I’ve been reading a Buddhist book titled The Joy of Living by Yongey Mingyur Rinpoche and particularly liked the following passage:
Imagine you’re a treasure hunter. One day you discover a chunk of metal in the ground. You dig a hole, pull out the metal, take it home, and start to clean it. At first, one corner of the nugget reveals itself, bright and shining. Gradually, as you wash away the accumulated dirt and mud, the whole chunk is revealed as gold. So let me ask: Which is more valuable-the chunk of gold buried in the mud, or the one you cleaned? Actually, the value is equal. Any difference between the dirty nugget and the clean is superficial.
The same can be said of natural mind. The neuronal gossip that keeps you from seeing your mind in its fullness doesn’t really change the fundamental nature of your mind. Thoughts like “I’m ugly,” “I’m stupid,” or “I’m boring” are nothing more than a kind of biological mud, temporarily obscuring the brilliant qualities of Buddha nature, or natural mind.
Interestingly, soon after I read this, I came across the passage from The Seven Valleys, one of my favorite books from the Bahá’í Writings.
Yea, these mentionings that have been made of the grades of knowledge relate to the knowledge of the Manifestations of that Sun of Reality, which casteth Its light upon the Mirrors. And the splendor of that light is in the hearts, yet it is hidden under the veilings of sense and the conditions of this earth, even as a candle within a lantern of iron, and only when the lantern is removed doth the light of the candle shine out.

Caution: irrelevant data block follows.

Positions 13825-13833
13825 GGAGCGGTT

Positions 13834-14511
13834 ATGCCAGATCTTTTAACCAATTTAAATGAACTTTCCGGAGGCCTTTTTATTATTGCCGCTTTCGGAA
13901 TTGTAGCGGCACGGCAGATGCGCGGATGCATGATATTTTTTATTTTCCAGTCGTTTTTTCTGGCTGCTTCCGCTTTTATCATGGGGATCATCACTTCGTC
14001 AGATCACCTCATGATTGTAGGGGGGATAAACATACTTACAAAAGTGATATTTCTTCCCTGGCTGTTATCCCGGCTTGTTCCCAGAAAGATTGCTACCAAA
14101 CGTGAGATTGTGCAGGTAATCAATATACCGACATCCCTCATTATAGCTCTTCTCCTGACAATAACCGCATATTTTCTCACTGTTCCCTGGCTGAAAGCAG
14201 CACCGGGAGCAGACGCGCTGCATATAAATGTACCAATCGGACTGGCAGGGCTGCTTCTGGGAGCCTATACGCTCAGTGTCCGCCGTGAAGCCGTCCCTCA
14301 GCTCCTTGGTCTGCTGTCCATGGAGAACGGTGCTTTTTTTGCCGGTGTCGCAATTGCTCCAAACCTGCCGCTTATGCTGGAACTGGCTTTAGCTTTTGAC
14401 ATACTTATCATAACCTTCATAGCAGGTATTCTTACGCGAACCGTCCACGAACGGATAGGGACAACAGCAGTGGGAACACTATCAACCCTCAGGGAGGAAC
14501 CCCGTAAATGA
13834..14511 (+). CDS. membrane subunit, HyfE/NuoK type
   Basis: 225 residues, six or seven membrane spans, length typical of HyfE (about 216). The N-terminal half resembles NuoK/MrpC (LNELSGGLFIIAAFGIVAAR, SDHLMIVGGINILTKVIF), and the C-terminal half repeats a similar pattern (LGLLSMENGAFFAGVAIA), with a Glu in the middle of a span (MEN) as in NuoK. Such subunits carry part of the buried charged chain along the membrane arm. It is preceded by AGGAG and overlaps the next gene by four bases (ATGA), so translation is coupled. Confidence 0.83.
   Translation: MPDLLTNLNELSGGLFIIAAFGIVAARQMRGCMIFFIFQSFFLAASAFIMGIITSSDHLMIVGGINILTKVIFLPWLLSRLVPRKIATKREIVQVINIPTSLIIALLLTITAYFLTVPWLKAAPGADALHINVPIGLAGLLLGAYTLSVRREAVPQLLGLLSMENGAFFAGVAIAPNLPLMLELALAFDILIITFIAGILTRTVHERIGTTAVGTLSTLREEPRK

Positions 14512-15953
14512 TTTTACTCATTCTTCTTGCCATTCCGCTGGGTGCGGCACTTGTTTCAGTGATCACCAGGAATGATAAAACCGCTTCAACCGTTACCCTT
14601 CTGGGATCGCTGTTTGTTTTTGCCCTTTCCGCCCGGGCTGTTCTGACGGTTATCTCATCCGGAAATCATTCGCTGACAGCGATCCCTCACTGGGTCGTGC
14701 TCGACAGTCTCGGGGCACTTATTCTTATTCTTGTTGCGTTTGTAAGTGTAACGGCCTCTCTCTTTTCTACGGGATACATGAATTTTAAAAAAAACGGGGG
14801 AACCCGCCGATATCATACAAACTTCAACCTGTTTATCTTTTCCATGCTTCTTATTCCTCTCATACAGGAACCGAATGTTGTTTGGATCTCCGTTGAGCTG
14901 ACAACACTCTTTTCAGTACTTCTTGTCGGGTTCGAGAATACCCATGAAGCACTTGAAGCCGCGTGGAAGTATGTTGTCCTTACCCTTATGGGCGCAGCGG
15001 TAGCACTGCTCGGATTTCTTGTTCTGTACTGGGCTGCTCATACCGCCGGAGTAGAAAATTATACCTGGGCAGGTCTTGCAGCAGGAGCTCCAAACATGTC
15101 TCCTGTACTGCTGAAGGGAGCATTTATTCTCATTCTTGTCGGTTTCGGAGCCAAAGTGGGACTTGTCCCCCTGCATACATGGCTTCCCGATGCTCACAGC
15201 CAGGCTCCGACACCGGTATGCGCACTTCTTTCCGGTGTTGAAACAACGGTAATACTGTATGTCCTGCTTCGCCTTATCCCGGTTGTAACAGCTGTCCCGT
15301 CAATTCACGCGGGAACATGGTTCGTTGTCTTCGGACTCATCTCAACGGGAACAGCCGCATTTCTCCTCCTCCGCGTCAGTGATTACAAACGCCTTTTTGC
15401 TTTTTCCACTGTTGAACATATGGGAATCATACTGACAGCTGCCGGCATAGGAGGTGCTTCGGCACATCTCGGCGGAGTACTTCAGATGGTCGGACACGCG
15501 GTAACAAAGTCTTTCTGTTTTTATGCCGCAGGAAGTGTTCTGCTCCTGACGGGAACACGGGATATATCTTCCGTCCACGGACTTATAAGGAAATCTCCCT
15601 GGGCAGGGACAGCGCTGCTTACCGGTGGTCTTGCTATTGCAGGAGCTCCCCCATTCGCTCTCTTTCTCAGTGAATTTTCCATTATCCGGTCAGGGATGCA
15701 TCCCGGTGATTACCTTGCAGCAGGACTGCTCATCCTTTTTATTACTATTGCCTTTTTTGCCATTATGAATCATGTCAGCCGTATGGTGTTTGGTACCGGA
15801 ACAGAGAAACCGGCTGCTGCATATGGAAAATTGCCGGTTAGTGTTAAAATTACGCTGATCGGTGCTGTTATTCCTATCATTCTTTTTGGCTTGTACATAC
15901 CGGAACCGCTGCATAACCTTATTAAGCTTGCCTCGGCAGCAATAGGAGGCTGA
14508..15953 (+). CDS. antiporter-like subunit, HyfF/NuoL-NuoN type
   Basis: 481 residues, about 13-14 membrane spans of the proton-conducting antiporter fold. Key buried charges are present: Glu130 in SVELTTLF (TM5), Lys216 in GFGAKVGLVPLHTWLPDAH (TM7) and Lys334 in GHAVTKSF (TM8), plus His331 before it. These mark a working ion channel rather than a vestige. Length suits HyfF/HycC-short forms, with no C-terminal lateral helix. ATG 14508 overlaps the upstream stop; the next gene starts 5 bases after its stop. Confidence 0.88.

In like manner, when thou strippest the wrappings of illusion from off thine heart, the lights of oneness will be made manifest.
(If you happen to be interested in that book, it can be found online here. )
It’s interesting that the first passage is talking about the concept of Buddha nature, that we all possess the potential to have the noble qualities of the Buddha, while the second passage is talking about the knowledge of the Manifestations, or the divine Messengers, of God. To me, it appears they are actually speaking of the same thing. We are born with inherent nobility, but we are unaware of the inherent wealth we possess. Ironically, it takes a lot of work to uncover this nobility within, but it’s always there.
A few other passages from Bahá’í Writings that I feel are along the same lines.
O SON OF BEING!
Thou art My lamp and My light is in thee. Get thou from it thy radiance and seek none other than Me. For I have created thee rich and have bountifully shed My favor upon thee.
O SON OF SPIRIT!
Noble have I created thee, yet thou hast abased thyself. Rise then unto that for which thou wast created.
O MY SERVANT!
Thou art even as a finely tempered sword concealed in the darkness of its sheath and its value hidden from the artificer’s knowledge. Wherefore come forth from the sheath of self and desire that thy worth may be made resplendent and manifest unto all the world.